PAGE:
Monday, December 22, 2008

King Lear and the Dancing Girl

Friday night, ice storm raging through the city, I went out to see a production of O'Neil's Touch of the Poet. It was a showcase production on 14th Street with Daniel J. Travanti in the titular role. It is said that many have attempted Con Melody and none have succeeded. It may be true, according to Times critic, that he is kin to King Lear, in the breadth and pathos of his character. I could see this. It is a considerable range; he is madman, he is fool, and he is human. The task made all the more difficult because O'Neil's language, like Shakespeare's, is intensely poetic. Dense. Rich. A mouthful. And it seems like actors choose either to serve the language or serve the character. It is rare to see both in operation at once.

And on this icy Friday evening, the lead actor chose the character. The language was lost. But Con was still alive because of the kinetic energy the actor exuded. But the woman who played the society matron held the language in her mouth like silk, played to the audience, in a pool of light, downstage. I understood every syllable. And it was golden. Afterwards, I trudged through the slush with a friend down 1st Avenue, found an Italian restaurant, had pizza and two glasses of wine. I actually found a cab. It was a great night even in the dead of winter.

I've finished The Dancing Girl. I admit that I have channeled Nabokov's Humboldt and Angela Carter. I think it is an interesting combination. I am trying to find a space between mythology and pornography. I have it in my head that I can find the female narrative in this space. It's tied into the intersection of sex and identity. Here is the question: what is the woman's story if it is told without the lens of a male dominated culture? Some (women) have argued that this would require an entirely different language. I think we can just grab it (language) and wrestle it to the ground. I think we can rewrite myths. I think we can play in the same playground. Myth and fairy tale, archetypes and tropes are a lot more malleable than we think. I think the Dancing Girl can take on Jason and the Golden Fleece any day. For sure, she can kick Con Melody's ass.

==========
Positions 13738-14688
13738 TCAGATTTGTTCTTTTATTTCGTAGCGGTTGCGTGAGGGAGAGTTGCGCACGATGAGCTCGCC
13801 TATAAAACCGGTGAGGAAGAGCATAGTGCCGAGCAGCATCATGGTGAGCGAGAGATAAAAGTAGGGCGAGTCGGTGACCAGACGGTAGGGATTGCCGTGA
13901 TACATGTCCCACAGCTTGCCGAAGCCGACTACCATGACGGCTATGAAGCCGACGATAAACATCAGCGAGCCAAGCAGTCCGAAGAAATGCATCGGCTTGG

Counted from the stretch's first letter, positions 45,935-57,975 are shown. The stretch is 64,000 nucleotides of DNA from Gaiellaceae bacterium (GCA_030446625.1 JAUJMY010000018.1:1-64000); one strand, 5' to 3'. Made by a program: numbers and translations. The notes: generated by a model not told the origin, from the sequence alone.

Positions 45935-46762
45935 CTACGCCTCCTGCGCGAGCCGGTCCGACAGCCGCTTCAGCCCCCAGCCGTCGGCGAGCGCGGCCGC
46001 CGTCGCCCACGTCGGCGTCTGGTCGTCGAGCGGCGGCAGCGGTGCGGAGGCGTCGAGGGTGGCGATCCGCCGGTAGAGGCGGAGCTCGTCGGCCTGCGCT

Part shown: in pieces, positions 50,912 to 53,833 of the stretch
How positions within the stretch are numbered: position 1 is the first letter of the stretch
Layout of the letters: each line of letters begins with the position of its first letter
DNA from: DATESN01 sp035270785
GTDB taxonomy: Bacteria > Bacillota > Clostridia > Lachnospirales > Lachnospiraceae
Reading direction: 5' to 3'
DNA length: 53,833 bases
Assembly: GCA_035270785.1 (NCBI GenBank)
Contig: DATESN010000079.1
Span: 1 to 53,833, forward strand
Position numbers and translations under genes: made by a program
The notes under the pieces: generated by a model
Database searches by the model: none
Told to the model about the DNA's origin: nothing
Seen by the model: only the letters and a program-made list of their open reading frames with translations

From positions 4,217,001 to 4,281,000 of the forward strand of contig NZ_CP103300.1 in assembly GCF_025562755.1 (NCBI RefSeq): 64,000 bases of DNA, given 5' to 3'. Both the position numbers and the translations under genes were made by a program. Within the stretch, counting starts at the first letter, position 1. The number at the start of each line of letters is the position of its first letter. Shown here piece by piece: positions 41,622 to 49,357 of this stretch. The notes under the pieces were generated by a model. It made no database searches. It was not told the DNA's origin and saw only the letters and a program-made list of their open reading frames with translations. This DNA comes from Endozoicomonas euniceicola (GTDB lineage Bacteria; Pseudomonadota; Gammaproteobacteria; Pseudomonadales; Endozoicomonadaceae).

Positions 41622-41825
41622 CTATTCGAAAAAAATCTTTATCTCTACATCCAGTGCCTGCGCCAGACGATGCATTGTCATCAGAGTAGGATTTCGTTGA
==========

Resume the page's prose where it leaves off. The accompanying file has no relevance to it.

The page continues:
I have written a whole series of stories based on this theory. I don't like to label it "erotica" unless we can expand the definition of it. I used to think that I could make up words. When I was in my 20's, I wrote poetry, and sometimes people would say, "That's a made up word." And I thought, so what? Why can't I make up words? I was always on the fast track to feminism even before I knew the word existed. Why can't there be an intersection between mythology and pornography? Why can't we remake this in our own image--- since we have been created in this image by the voices of a male culture? And I love men, even Con Melody and certainly King Lear. I am not advocating that we throw the baby out with the bathwater. No. Not at all. All things can peacefully co-exist.

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